Anyone who’s ever watched Guy Fieri do his whole Guy Fieri thing on TV knows how much he loves rock ‘n’ roll. So it shouldn’t be a surprise that when the notorious chef and TV personality put his name on a brand new restaurant right in the heart of Times Square, he made sure the audio system was top notch.
Guy’s American Kitchen & Bar celebrated its grand opening on Tuesday, Oct. 9 (doors opened in early September), and most guests that night probably didn’t notice the premium sound setup. That’s because it is designed to be audible without being overpowering, allowing diners to wolf down sangria-glazed shrimp and angus burgers and listening to Stevie Ray Vaughn while chatting – not shouting – with their friends.
“Nine out of 10 times, people don’t think about the acoustics in [restaurants],” says Ernie Lake of EL Media Group, who designed and installed the restaurant’s A/V system. “Sound is almost always last on somebody’s list. And it really shouldn’t be because it’s a big part of the experience. It really sucks when you’re in a rest and the music’s playing and it’s just one big wall of sound.”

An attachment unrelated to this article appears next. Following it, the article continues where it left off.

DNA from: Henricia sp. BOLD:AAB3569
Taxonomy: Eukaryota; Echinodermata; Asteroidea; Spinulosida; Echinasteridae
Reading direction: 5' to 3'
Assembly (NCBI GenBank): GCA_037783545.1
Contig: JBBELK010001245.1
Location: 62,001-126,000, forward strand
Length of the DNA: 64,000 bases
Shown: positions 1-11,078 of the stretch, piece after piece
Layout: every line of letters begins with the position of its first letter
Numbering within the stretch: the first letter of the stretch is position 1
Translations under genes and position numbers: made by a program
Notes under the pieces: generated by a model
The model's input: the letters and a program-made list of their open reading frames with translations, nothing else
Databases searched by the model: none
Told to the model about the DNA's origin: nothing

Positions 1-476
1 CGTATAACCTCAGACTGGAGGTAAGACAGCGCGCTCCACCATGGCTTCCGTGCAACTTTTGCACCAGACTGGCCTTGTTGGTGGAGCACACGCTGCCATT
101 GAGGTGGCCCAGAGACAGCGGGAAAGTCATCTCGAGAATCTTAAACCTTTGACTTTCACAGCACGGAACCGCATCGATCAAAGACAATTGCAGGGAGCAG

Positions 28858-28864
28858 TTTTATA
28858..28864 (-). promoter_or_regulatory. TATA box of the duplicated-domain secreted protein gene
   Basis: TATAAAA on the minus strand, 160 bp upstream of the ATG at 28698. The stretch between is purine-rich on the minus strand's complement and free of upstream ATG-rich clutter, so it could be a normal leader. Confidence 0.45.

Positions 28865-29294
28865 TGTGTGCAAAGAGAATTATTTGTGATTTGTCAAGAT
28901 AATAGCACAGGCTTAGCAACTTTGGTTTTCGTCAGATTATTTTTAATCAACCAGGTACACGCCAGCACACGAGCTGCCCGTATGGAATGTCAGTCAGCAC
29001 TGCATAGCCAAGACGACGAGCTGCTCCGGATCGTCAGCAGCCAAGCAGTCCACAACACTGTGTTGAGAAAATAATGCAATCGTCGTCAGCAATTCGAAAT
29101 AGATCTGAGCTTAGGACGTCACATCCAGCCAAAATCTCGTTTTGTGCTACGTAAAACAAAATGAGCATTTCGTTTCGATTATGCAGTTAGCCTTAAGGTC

The sound system in Fieri’s new place features over 100 Tannoy speakers and Lab.gruppen amplifiers that pipe music into virtually every room of the 15,000 square-foot facility that used to be the New York Times building.
But while the multi-level space may have been great for operating the world’s foremost newspaper, it posed some challenges when it came to being retrofitted as a 500-seat restaurant, says restaurateur and co-owner Jon Bloostein. For instance, the space is so expansive that the distance between the restaurant’s lower level (the entrance used to be the loading dock where huge rolls of newsprint were delivered) and the mezzanine level required an interstitial kitchen had to be installed.
“Operationally, it’s a more complex restaurant than I had hoped and more complex than my other seven restaurants,” says Bloostein.
Those challenges extended to the restaurant’s sound system – and not just because cabling had to be run through the cavernous interior just days before opening. For acoustical purposes, the hard interior surfaces had to be softened – that meant installing Tectum acoustic